Introducing: Zoe Leger, one of the brightest emerging talents on the Canadian jazz scene. A composer, arranger, vocalist and pianist with a strong background in chamber music, choral singing and jazz, Zoe has taken on an ambitious musical challenge with her first album: The Girl From Yesterday which was nominated for the 2017 East Coast Music Award Jazz Recording of the Year.
The set of all original songs were written, arranged and performed in Zoe’s trademark synthesis of jazz, folk, singer-songwriter and pop styles. Think Norah Jones meeting Diana Krall with Bill Evans on piano and Joni Mitchell providing spiritual guidance.
Zoe grew up immersed in the vibrant musical scene in the Halifax area and being exposed as a young singer to both classical and choral music. She discovered jazz as a teenager and decided to pursue her studies in the jazz program at St. Francis Xavier University. Already an accomplished arranger of jazz standards for vocals and piano, Zoe discovered her compositional voice during her undergraduate years at St. F.X.
Inspired by modern European jazz artists, Zoe committed herself to songwriting by taking a Masters degree in jazz composition at the Birmingham (UK) Conservatoire, specializing in music for vocal ensembles, jazz orchestras and chamber ensembles. While in the UK, she was able to study with the late jazz great John Taylor and other top European artists.
The Girl From Yesterday is a distillation of all those influences, from Joni to Ella, to Billie Holiday and Sarah Vaughan. “I like to think these influences are coming through me with brand new material that falls somewhere in the world of contemporary jazz, chamber and popular music,” Zoe says.
“Seeing as it's my debut album,” Zoe continues, “I'm hoping to not only put myself on the map of the Canadian jazz scene, but I'm also trying to contribute to the small community of Canadian female jazz composers.”
And while Zoe’s influences can be heard throughout the album, The Girl From Yesterday doesn’t fall readily into a single musical category. “The music is difficult to categorize only because even though the idea of fusing jazz with other styles is not a new concept, I'm trying to fuse it with folk, singer-songwriter and pop styles, which is less common.”
The record also features extensive use of three-part harmony singing, not something typically associated with jazz. But it’s there as a reflection of Zoe’s varied musical upbringing via classical, chamber and an vocal ensembles, including a season with the National Youth Choir of Canada and appearances at the TD Halifax Jazz Festival.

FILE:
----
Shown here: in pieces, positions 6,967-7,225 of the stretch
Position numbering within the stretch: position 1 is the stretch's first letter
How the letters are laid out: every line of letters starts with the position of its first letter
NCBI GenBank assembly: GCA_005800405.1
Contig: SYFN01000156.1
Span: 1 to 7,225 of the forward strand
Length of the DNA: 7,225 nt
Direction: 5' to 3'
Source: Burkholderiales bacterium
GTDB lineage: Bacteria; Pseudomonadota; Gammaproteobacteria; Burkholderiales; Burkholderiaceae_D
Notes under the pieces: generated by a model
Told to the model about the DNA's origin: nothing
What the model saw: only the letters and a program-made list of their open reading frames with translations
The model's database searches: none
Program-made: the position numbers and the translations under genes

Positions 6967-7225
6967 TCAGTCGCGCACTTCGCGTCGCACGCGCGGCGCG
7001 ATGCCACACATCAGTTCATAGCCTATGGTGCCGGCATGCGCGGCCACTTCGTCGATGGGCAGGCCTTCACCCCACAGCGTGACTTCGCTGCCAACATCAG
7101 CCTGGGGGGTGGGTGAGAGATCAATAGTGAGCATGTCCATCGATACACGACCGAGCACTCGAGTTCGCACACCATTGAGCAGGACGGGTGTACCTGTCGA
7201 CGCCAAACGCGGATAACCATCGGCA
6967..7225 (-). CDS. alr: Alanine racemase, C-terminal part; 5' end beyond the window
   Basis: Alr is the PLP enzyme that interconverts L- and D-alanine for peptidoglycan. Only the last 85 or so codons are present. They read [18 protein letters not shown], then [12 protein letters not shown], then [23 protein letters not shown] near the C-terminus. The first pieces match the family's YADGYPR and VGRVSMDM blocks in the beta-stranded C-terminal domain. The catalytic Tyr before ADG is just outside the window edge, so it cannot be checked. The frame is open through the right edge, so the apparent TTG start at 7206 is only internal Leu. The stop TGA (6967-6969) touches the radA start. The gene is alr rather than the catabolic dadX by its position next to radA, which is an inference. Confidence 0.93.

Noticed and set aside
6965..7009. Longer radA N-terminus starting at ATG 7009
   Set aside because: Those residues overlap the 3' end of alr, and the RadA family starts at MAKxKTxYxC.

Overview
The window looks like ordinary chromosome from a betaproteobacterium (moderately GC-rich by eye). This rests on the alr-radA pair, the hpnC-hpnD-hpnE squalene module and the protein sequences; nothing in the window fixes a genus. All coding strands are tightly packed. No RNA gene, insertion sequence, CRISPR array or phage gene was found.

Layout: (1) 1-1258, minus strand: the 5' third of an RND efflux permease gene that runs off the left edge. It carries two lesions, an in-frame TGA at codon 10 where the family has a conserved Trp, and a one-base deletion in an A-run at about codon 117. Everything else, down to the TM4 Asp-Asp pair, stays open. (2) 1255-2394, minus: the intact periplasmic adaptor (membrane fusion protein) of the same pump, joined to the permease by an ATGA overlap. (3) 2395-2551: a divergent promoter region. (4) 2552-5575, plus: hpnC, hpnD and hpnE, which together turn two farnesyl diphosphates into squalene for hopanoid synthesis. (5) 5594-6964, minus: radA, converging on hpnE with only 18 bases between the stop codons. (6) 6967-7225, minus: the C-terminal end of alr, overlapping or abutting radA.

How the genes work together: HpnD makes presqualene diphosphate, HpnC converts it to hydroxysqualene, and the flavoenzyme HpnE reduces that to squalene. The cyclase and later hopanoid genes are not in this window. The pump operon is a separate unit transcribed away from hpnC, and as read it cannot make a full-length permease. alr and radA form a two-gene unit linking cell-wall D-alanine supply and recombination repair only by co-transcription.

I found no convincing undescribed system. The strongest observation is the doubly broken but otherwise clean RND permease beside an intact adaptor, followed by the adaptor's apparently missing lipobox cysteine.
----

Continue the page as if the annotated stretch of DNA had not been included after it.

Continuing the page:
Also a bit unusual for jazz, the album maintains a narrative story line, which is in no small part autobiographical.
“If you listen to the album from start to finish, it tells the story of a young woman’s personal journey; chronicling the joys and triumphs, loves and losses and the challenge of trying to look ahead while never forgetting the steps that brought her to where she is today.”
Zoe’s warm, haunting vocals are at centre stage in this album and they reflect her influences clearly. Combined with her poetic, evocative lyrics, they create a rich soundscape that while clearly in the jazz genre, also betrays the influences of pop, classical chamber music and folk. It all comes together behind Zoe’s soaring vocals and syncopated piano parts, backed by driving bass lines from long-time collaborator Ron Hynes, tasty percussion from Damien Moynihan and virtuoso trumpet from East Coast legend Paul Tynan, one of Zoe’s mentor’s and frequent guest soloists. The album was recorded and mixed at Joel Plaskett’s New Scotland Yard studios in Dartmouth, N.S.
Reflecting on her music and what drives it, Zoe finds inspiration in our less-than-perfect world and in our struggles to be heard.
“I believe that everyone is born with a unique voice. Your voice may not always know what to say, or how to say it. Your voice may have days when you wake up and it can't even get words out, while other days it may speak poetry you didn't know you had in you,” she says. “But at the end of the day, your voice is your voice. And everyone, has something special to offer.”
The Girl From Yesterday tells a story and it paints a picture, but most importantly it's a voice, speaking up and speaking out, from the heart, admittedly imperfect but always in control, always evocative and placed solidly in the new wave of jazz-pop fusion.